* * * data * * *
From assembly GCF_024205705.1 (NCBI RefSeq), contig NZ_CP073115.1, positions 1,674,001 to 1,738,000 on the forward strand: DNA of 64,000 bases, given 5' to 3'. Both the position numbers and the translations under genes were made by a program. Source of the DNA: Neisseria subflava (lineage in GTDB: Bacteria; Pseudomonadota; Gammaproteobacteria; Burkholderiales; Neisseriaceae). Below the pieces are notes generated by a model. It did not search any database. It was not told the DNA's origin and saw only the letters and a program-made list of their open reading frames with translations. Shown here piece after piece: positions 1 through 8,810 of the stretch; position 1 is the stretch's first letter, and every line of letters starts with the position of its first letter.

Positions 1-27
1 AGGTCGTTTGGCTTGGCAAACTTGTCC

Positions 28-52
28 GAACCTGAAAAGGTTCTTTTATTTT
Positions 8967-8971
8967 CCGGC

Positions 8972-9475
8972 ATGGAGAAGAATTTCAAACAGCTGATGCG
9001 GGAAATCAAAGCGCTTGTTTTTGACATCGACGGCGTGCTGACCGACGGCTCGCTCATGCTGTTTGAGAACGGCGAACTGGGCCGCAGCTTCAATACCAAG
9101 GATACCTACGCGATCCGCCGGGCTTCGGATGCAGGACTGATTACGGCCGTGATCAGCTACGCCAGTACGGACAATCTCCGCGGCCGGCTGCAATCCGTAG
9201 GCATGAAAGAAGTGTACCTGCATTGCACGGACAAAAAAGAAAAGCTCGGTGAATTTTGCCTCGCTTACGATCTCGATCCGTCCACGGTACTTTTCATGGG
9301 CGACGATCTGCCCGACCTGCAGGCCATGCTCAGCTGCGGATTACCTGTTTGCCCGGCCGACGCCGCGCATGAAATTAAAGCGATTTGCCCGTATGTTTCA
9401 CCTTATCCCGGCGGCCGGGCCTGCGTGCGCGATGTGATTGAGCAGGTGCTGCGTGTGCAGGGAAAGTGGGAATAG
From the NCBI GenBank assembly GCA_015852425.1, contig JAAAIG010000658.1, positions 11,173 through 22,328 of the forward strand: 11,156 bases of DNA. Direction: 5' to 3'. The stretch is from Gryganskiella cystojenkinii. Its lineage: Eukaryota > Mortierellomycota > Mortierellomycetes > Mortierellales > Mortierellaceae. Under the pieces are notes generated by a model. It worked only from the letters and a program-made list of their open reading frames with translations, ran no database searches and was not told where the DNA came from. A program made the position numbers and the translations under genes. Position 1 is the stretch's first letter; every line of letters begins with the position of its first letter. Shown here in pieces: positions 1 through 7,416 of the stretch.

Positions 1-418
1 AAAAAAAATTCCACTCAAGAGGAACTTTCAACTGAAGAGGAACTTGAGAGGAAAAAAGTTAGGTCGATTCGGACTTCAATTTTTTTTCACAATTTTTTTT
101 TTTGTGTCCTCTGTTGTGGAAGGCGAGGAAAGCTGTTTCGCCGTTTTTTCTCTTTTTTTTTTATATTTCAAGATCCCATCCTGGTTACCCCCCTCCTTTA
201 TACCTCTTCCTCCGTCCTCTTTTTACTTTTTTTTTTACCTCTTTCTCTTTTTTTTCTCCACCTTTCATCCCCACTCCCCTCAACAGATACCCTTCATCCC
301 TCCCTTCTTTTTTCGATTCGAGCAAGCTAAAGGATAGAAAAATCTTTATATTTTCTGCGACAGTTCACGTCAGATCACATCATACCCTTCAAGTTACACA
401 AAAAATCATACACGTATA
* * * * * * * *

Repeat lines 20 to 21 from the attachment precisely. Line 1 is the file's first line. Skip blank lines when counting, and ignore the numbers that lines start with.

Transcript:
301 TCCCTTCTTTTTTCGATTCGAGCAAGCTAAAGGATAGAAAAATCTTTATATTTTCTGCGACAGTTCACGTCAGATCACATCATACCCTTCAAGTTACACA
401 AAAAATCATACACGTATA